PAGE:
Dan Froomkin writes: It’s a particularly challenging time for American national security reporting, with the press and public increasingly in the dark about important defense, intelligence and counterterrorism issues.
The post-post-9/11 period finds the U.S. aggressively experimenting with two new highly disruptive forms of combat — drone strikes and cyberattacks — for which our leaders appear to be making up the rules, in secret, as they go along.
Troubling legal and moral issues left behind by the previous administration remain unresolved. Far from reversing the Bush-Cheney executive power grab, President Barack Obama is taking it to new extremes by unilaterally approving indefinite detention of foreign prisoners and covert targeted killings of terror suspects, even when they are American citizens.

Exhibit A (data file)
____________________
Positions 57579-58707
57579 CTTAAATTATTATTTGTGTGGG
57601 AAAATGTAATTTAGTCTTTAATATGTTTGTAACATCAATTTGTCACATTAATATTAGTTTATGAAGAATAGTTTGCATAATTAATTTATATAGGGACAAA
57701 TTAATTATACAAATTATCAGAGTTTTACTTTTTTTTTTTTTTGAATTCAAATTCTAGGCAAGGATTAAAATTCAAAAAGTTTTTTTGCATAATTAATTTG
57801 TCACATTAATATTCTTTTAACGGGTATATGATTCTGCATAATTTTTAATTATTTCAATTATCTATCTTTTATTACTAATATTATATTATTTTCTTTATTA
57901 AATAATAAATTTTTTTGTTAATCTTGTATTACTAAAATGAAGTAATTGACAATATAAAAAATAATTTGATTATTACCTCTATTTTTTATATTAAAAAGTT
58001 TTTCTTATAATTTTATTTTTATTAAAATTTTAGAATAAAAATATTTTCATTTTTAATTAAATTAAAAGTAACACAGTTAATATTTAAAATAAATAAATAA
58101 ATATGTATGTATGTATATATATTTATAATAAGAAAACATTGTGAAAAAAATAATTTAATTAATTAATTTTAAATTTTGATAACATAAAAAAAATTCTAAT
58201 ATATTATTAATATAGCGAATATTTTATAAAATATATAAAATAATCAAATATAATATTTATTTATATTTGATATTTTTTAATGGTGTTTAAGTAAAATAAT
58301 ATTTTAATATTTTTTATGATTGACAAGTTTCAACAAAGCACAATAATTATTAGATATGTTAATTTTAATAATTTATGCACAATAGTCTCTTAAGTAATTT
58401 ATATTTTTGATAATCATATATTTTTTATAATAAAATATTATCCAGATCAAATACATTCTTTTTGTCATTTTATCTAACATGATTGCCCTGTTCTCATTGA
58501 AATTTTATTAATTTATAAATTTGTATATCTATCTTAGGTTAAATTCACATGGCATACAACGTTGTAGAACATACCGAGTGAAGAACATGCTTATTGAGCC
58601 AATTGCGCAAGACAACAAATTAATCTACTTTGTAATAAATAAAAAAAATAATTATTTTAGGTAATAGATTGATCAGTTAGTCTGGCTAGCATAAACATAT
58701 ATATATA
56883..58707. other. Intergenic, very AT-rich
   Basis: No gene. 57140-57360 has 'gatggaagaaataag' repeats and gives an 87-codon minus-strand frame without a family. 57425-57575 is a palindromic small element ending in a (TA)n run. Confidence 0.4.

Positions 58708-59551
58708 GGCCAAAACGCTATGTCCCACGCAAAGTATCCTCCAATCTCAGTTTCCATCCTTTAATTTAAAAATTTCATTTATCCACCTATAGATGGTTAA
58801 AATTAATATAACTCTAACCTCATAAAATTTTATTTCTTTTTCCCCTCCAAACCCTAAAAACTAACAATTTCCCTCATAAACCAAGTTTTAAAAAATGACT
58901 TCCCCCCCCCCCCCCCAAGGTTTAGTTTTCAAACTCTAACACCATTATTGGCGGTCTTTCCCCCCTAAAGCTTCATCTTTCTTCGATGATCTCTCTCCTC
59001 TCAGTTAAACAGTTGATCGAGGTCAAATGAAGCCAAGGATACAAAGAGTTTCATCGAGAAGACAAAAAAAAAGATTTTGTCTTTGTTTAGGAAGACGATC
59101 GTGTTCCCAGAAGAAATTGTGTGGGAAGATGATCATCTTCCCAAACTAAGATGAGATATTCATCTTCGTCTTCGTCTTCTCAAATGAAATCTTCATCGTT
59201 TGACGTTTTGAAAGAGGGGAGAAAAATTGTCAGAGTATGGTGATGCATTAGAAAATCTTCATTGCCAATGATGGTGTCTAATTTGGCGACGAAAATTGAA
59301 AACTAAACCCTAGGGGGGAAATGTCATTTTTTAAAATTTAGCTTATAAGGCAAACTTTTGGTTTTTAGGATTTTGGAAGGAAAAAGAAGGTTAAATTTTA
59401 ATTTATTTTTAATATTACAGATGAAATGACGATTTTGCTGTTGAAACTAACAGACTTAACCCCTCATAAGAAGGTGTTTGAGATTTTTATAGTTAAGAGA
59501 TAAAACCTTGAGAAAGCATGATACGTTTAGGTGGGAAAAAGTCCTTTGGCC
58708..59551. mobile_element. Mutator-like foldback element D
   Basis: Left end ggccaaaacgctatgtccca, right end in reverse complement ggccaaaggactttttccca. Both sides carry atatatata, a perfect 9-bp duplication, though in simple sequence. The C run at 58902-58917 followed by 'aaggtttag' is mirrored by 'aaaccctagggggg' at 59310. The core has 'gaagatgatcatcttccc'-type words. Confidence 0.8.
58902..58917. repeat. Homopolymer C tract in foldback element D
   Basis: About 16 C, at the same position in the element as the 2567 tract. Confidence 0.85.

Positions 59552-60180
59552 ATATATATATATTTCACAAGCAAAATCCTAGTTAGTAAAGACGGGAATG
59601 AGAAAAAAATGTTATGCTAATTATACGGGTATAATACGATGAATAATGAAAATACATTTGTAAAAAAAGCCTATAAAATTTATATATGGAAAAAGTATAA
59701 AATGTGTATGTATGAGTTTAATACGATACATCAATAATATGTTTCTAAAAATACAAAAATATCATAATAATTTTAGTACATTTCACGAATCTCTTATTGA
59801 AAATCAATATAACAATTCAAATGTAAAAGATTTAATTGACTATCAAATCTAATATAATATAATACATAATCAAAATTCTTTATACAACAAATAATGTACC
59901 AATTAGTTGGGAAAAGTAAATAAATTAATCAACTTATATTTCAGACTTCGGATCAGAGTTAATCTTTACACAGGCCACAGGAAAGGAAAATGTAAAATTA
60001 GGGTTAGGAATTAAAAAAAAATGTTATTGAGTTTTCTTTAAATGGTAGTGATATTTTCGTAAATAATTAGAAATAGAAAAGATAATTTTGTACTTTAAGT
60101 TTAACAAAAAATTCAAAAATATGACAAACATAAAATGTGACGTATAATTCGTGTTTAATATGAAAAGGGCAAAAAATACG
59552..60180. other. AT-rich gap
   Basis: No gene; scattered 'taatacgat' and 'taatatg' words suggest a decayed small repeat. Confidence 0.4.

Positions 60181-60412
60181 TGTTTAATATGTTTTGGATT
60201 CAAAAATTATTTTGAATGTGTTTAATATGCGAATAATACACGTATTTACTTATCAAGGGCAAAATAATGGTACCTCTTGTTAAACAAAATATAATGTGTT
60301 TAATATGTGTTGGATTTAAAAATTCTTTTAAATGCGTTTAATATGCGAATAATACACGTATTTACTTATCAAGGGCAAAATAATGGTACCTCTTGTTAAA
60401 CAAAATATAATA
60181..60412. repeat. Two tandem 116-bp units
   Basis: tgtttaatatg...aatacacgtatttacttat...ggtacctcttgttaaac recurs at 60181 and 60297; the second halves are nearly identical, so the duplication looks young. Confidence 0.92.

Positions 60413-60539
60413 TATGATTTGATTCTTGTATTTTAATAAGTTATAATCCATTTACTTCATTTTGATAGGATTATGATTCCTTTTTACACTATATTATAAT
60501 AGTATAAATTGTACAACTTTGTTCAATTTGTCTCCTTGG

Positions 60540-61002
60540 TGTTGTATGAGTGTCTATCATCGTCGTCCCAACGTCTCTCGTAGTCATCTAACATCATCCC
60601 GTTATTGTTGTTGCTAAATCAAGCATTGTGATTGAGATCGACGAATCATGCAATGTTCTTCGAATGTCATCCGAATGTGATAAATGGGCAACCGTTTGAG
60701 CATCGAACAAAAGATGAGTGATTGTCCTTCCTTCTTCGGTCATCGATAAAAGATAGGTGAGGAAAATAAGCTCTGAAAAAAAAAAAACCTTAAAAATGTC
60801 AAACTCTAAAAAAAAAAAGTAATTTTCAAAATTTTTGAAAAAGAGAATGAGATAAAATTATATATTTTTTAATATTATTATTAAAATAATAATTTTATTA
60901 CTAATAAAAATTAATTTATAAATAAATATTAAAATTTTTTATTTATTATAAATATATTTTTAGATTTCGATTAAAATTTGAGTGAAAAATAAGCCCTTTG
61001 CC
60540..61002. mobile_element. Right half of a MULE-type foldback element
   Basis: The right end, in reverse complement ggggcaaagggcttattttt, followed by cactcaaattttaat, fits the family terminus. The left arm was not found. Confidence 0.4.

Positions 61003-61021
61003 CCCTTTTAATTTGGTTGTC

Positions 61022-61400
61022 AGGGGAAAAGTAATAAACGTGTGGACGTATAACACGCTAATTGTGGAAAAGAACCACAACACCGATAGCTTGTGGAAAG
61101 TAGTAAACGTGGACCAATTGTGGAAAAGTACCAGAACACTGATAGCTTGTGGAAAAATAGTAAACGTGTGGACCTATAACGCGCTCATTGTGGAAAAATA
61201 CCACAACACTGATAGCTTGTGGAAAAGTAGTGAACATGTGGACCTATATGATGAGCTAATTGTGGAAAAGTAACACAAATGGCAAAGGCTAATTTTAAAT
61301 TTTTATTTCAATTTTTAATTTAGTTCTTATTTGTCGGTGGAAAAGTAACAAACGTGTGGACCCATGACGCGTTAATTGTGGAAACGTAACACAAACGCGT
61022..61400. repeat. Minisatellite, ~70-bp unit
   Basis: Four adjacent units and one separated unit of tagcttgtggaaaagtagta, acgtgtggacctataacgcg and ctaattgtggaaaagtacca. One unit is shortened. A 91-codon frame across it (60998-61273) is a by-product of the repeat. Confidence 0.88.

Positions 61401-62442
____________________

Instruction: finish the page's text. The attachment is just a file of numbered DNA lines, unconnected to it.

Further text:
There is little to none of the judicial and legislative oversight Obama had promised, so the executive branch’s most controversial methods of violence and control remain solely in the hands of the president — possibly about to be passed along to a leader with less restraint.
More than a decade after it started, we still have no clue how much the government is listening in on us or reading our email, despite the obvious Fourth Amendment issues.
And the government’s response to this unprecedented secrecy is a war on leaks. [Continue reading...]